> In three years or so, the Wi-Fi specification is scheduled to get an upgrade that will turn wireless devices into sensors capable of gathering data about the people and objects bathed in their signals... When 802.11bf will be finalized and introduced as an IEEE standard in September 2024, Wi-Fi will cease to be a communication-only standard and will legitimately become a full-fledged sensing paradigm... tracking can be done surreptitiously because Wi-Fi signals can penetrate walls, don't require light, and don't offer any visible indicator of their presence.
IEEE 802.11bf paper: https://arxiv.org/abs/2103.14918
Papers on device-free wireless sensing (DFWS): https://dhalperi.github.io/linux-80211n-csitool/
Remote sensing with low-cost ESP32 and 802.11n: https://academic.oup.com/jcde/article/7/5/644/5837600
Honestly I don't see any purely technical solution to this. At some point we have to demand that laws be written to outlaw this.
Both partially funded by EU's Horizon2020 program.
Openwifi talk at FOSDEM 2020 https://www.youtube.com/watch?v=8q5nHUWP43U
For home, chicken wire in the walls and wired networks. A Faraday cage is the simple solution, but unfortunately for this case is unlikely to be in most interior walls in modern buildings.
The technical solution is pretty simple: do not use Wi-Fi. I use wired connections for all of the devices in my household. The only non-technical aspect of the solution was an interior design-based one about unobtrusive cable wiring around the house.
I find it equally ridiculous to try to outlaw software radio that might listen to "unapproved" radio bands, or listening to clear-text WiFi, baby monitors and cell phones.
It's almost as stupid as people who would want brain implant computers to implement DRM so people can't record and share their own memory of a movie.
Another analogy would be a country of blind people trying to legislate sighted people wearing blindfolds, because all of their privacy fences have huge holes in them.
Technology improves people's abilities. Adapt.
Also I do not agree on "technology improves people's abilities" statement. It is always based on how the technology is used. Famous example. Harnessing nuclear energy. You can use it to blow up cities or to generate power around the world.
One shouldn't develop technology for advancement's sake. Every new technology should be given thorough thought and analysis into it on why is it needed? and are the negatives outweigh the positives? or vice versa? and so on.
Standing in someone's garden, peering through their window is dealt with via legislation.
Since the invention of video recording devices, rather than having everyone upgrade their windows, legislation was reinterpreted and updated to govern the recording of people in private places vs public places.
It doesn't seem unreasonable for the same to be done to keep up with other forms of technology.
It's just not possible to make a wall that can't be seen through, at least without making them tens of meters thick, even using high density concrete, tungsten, or uranium.
Muons aren't photons, but cosmic muon tomography has been used to image the Great Pyramid of Giza and also several mountains. Exposure times for cosmic muon tomography are very long, but with enough exposure time, correlating 5-minute blocks across days, someone could work out mean density throughout your house and make low-res 3D video of your daily routine, even with 1 meter thick walls of reactor-grade high-density concrete with sheet steel cladding.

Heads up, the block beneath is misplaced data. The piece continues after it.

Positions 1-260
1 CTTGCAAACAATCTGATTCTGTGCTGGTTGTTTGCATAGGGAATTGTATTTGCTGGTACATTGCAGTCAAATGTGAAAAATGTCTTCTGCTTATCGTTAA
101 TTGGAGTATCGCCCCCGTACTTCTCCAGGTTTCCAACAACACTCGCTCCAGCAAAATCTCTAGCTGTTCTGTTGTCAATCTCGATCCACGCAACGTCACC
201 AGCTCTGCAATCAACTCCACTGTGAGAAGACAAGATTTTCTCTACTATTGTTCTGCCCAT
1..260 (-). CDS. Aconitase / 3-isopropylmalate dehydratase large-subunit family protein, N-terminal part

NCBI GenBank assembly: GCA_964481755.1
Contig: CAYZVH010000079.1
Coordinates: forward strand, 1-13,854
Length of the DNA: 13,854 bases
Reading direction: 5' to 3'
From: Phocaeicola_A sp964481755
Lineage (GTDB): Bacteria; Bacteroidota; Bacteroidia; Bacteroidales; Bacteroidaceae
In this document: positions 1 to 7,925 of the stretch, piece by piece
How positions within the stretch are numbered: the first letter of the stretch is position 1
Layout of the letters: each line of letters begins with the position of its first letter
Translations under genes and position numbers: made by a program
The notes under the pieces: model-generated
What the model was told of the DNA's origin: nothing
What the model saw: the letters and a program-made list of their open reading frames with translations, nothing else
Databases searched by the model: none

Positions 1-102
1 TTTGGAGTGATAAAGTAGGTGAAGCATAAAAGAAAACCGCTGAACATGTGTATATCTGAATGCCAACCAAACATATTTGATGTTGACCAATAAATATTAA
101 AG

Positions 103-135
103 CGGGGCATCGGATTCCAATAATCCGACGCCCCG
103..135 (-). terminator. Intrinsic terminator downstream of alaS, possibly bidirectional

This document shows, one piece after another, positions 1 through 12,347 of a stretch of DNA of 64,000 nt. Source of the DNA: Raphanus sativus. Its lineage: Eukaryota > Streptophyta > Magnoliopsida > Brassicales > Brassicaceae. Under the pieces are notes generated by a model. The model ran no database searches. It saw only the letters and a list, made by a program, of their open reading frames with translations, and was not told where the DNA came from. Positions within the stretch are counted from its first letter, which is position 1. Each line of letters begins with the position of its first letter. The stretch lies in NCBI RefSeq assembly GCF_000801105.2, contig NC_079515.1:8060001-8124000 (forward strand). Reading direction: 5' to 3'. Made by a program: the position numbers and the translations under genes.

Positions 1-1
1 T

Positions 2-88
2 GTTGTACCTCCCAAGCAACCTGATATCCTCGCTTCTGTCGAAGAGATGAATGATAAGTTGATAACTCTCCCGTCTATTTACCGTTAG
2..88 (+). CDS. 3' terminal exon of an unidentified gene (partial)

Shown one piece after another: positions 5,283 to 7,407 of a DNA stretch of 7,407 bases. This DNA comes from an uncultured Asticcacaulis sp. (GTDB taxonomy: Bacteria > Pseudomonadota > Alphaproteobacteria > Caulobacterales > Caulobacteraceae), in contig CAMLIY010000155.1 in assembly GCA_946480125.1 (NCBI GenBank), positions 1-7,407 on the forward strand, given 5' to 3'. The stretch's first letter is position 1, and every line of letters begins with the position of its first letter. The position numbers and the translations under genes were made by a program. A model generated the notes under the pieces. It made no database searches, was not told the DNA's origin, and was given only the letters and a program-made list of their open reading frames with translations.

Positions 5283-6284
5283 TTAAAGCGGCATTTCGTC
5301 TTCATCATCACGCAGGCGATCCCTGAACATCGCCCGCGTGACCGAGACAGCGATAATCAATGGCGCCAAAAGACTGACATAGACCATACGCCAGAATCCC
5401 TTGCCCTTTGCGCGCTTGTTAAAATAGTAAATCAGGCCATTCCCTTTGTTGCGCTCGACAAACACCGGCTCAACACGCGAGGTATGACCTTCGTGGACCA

Rebuilding all houses in the world because someone creates a totally superfluous gadget. Seems reasonable.
I am not excusing the privacy implications, which will be abused to the extreme. However, it will be used also for health reasons, like monitoring respiration, and activity.
> her work on X-ray vision was chosen as one of the "50 ways that MIT has transformed computer science."
And the housing market.
The sparse fourier transform : theory & practice - Haitham Al-Hassanieh (thesis, 2016 MIT) - Dina Katabi (thesis advisor)
What does everyone think is going to happen with capabilities like that?
> We identify a number of critical issues that need to be addressed in this space... First, individuals should be provided the opportunity to opt out of SENS services – in other words, to avoid being monitored and tracked by the Wi-Fi devices around them.
Bad news, the paper proposes remote human identification by every Wi-Fi device.
> This would require the widespread introduction of reliable SENS algorithm for human or animal identification.
Would opt-in be legally easier than requiring human body scan registration for opt-out of Wi-Fi remote sensing?
In order to not be tracked you must consent to be tracked so we know you don't want to be tracked.
This should not be done or allowed. Period. It's a huge invasion of privacy.
Or, better yet, make it totally opt in.
And if $CAFE tracks you regardless of you not ticking the box or connecting to the network, how do I detect that as a regular customer?
Unfortunately these will be everywhere, far beyond any existing camera surveillance network.
2012 article on a military use case, https://www.popsci.com/technology/article/2012-07/seeing-thr...
2017 video on an industrial use case, https://www.digitaltrends.com/cool-tech/wi-fi-radiation-tran...
The cost of those devices should fall with 802.11bf Wi-Fi.
> the vans deliver a radiation dose 40 percent larger than delivered by a backscatter airport scanner; bystanders present when the van is in use are exposed to the radiation that the van emits… there may be significant health risks associated with the use of backscatter x-ray devices as these machines use ionizing radiation, a type of radiation long known to mutate DNA and cause cancer.
Could this radiation meter detect the presence of such a van?
I've been looking into this for a while, should be mature enough in a year or so. there are already dozens of companies in this space
e.g. lockpicks are regulated, how about wallpicks-via-WiFi?